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Somerville ( SUM-ər-vil) is a city located directly to the northwest of Boston, and north of Cambridge, in Middlesex County, Massachusetts, United States. As of 2019, the United States Census estimated the city to have a total population of 81,360 people. With an area of 4.11 square miles, the city has a density of 19,893 people per square mile, making it the most densely populated municipality in New England, and the 16th most densely populated incorporated municipality in the country. Somerville was established as a town in 1842, when it was separated from Charlestown. In 2006, the city was named the best-run city in Massachusetts by the Boston Globe. In 1972, in 2009, and again in 2015, the city received the All-America City Award. It is home to Tufts University, which has its campus along the Somerville and Medford border.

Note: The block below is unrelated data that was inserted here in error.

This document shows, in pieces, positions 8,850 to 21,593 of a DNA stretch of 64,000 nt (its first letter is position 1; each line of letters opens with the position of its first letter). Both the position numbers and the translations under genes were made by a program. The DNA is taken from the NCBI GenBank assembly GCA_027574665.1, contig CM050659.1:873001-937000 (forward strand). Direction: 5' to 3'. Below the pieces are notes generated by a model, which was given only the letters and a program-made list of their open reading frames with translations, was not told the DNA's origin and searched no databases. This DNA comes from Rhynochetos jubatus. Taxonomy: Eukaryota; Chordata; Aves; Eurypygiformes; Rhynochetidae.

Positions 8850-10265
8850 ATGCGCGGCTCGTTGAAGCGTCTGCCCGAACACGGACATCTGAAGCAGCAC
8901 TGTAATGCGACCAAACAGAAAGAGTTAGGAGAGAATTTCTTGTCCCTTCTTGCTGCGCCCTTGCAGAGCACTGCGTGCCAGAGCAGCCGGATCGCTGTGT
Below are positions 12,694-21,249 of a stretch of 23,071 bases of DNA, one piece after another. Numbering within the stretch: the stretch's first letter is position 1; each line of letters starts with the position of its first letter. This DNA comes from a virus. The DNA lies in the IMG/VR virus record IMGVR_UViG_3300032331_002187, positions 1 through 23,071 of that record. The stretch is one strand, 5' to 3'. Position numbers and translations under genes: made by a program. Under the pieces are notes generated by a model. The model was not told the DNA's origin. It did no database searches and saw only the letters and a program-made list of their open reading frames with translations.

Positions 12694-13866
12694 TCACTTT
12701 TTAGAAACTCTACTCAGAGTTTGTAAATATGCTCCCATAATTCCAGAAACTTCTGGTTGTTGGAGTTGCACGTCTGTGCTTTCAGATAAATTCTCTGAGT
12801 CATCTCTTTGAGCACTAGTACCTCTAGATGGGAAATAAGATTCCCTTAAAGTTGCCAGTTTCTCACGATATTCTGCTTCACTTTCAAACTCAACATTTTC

The territory now comprising the city of Somerville was first settled in 1629 as part of Charlestown. In 1629, English surveyor Thomas Graves led a scouting party of 100 Puritans from the settlement of Salem to prepare the site for the Great Migration of Puritans from England. Graves was attracted to the narrow Mishawum Peninsula between the Charles River and the Mystic River, linked to the mainland at the present-day Sullivan Square.